Data from: Static allometry of unicellular green algae: scaling of cellular surface area and volume in the genus Micrasterias (Desmidiales)
Neustupa, Jiri (2015), Data from: Static allometry of unicellular green algae: scaling of cellular surface area and volume in the genus Micrasterias (Desmidiales), Dryad, Dataset, https://doi.org/10.5061/dryad.vt966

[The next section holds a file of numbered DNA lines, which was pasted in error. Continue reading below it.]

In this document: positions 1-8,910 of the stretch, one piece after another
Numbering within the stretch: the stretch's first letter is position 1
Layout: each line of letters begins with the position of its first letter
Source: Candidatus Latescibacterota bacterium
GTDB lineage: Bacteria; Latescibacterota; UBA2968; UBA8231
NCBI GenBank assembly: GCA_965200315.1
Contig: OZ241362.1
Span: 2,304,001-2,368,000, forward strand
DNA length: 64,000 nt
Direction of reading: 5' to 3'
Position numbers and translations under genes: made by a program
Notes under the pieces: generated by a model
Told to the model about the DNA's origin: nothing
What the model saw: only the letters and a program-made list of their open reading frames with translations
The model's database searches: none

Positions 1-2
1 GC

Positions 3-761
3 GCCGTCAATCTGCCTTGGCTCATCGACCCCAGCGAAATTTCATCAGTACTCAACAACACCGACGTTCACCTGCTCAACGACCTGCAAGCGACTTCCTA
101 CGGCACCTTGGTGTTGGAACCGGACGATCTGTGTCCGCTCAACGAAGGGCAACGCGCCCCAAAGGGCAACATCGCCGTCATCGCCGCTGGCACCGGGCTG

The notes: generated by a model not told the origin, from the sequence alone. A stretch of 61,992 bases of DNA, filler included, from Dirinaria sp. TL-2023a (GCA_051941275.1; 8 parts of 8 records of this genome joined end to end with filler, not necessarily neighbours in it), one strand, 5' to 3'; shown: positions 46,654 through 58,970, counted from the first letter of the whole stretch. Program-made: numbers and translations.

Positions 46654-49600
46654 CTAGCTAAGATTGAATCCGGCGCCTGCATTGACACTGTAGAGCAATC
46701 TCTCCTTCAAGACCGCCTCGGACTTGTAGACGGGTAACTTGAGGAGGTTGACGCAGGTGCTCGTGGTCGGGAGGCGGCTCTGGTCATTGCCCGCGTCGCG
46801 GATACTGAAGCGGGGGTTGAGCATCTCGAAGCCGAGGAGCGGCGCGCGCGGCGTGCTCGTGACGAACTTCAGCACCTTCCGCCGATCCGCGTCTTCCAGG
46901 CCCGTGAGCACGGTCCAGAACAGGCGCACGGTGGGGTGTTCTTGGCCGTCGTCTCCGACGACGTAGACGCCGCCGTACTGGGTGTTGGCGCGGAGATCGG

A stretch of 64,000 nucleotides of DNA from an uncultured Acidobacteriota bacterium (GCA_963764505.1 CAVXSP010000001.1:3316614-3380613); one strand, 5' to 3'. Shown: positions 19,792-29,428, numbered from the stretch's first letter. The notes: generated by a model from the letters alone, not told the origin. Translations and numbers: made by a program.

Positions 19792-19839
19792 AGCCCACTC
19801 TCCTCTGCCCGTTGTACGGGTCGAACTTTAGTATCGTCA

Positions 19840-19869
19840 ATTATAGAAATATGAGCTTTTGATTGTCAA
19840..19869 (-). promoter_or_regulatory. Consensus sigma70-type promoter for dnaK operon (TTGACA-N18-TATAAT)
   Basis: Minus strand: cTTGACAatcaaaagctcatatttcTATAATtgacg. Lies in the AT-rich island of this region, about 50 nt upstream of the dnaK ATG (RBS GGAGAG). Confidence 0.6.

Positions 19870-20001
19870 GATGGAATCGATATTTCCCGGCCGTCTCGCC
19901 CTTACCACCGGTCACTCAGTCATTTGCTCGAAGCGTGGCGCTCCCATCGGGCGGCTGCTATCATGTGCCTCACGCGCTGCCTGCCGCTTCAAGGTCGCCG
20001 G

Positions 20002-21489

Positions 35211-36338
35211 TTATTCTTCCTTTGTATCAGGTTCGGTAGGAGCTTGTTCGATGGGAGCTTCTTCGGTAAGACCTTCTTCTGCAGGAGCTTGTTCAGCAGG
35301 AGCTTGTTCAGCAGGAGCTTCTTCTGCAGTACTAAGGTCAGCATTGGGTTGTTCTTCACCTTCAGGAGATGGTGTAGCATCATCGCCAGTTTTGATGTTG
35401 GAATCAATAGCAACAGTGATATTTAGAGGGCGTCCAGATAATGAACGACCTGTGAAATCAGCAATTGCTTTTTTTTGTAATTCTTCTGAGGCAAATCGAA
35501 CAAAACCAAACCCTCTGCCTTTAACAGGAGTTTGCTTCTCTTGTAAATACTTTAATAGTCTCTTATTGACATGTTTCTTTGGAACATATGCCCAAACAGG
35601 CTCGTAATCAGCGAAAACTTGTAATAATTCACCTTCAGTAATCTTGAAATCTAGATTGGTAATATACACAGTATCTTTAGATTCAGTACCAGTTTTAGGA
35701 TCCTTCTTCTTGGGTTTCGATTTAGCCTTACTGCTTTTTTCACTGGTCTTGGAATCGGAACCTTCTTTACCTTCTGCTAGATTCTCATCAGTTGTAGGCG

The surface area-to-volume ratio of cells is one of the key factors affecting fundamental biological processes and, thus, fitness of unicellular organisms. One of the general models for allometric increase in surface-to-volume scaling involves fractal-like elaboration of cellular surfaces. However, specific data illustrating this pattern in natural populations of the unicellular organisms have not previously been available. This study shows that unicellular green algae of the genus Micrasterias (Desmidiales) have positive allometric surface-to-volume scaling caused by changes in morphology of individual species, especially in the degree of cell lobulation. This allometric pattern was also detected within most of the cultured and natural populations analysed. Values of the allometric S:V scaling within individual populations were closely correlated to the phylogenetic structure of the clade. In addition, they were related to species-specific cellular morphology. Individual populations differed in their allometric patterns, and their position in the allometric space was strongly correlated with the degree of allometric S:V scaling. This result illustrates that allometric shape patterns are an important correlate of the capacity of individual populations to compensate for increases in their cell volumes by increasing the surface area. However, variation in allometric patterns was not associated with phylogenetic structure. This indicates that the position of the populations in the allometric space was not evolutionarily conserved and might be influenced by environmental factors.